South Korea Halts More Than $100 Million from Terra’s Co-founder.
Prosecutors in South Korea are still working to provide closure for the victims of Terraform Labs’ involvement in the year’s first crypto meltdown. Even if the cryptocurrency exchange FTX is drawing attention away from other ecosystems that have collapsed, South Korean officials are still working to help the victims of Terraform Labs.
South Korean authorities froze approximately $104.4 million (140 billion won) belonging to co-founder Shin Hyun-seong nearly six months after the Terra (LUNA) blockchain was legally shut down on the grounds that he might have gained illegal gains.
After the Seoul Southern District Court granted the prosecution’s plea, the assets of Shin, which are estimated to be worth more than 104 million dollars, have been temporarily frozen.
The allegation relates to Shin’s alleged participation in the sale of pre-issued Terra tokens to naïve investors.
According to reports made by a local news outlet, the district court has reportedly placed a hold on the allegedly stolen monies until more extensive investigations can be conducted. This choice was made in light of the charge of making money off of illegal LUNA sales.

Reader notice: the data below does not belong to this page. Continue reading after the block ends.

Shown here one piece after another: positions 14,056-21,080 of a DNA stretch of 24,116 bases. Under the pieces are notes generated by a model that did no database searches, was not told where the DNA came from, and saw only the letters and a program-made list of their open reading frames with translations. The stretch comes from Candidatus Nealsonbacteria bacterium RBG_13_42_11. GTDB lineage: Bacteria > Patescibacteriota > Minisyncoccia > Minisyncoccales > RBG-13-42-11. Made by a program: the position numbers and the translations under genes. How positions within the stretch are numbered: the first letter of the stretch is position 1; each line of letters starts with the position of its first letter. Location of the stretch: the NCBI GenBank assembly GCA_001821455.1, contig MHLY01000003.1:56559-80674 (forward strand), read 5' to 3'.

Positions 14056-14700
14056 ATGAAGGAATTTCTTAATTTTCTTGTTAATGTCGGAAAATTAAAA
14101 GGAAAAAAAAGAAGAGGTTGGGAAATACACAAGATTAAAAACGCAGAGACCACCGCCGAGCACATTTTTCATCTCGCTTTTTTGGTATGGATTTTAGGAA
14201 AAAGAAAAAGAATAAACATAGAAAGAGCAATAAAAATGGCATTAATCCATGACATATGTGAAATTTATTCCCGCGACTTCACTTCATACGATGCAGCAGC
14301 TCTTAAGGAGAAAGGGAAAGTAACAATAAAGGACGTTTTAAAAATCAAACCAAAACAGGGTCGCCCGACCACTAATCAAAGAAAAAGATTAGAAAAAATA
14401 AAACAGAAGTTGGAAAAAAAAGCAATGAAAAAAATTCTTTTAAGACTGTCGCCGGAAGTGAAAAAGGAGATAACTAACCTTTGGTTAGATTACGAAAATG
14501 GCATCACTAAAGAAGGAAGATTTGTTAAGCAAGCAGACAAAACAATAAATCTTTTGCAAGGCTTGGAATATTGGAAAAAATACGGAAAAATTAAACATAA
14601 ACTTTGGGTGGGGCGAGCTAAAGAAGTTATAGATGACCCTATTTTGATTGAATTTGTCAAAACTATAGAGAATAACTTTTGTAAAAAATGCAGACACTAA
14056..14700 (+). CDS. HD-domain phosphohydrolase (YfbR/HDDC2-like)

As claimed in various media stories, the CEO of Luna, Shin Hyun-seong, did not profitably sell the company or gain a fortune through any illicit means.
The preindictment preservation of the funds is a tactic used to prevent thieves from disposing of stolen money and from subjecting investors to additional losses or financial harm.
Authorities in South Korea are currently looking into Shin on two counts: making illicit profits from the sale of LUNA and TerraUSD (UST), two internal tokens, and selling customer transaction data from Chai, a Korean payment app linked to Terra, to Terraform Labs. First, it is mentioned that the two internal coins, LUNA and TerraUSD, were released with the goal of making a profit (UST).
On November 14, South Korean authorities summoned the putative co-founder and demanded that he appear in court as part of their investigation into the company’s collapse.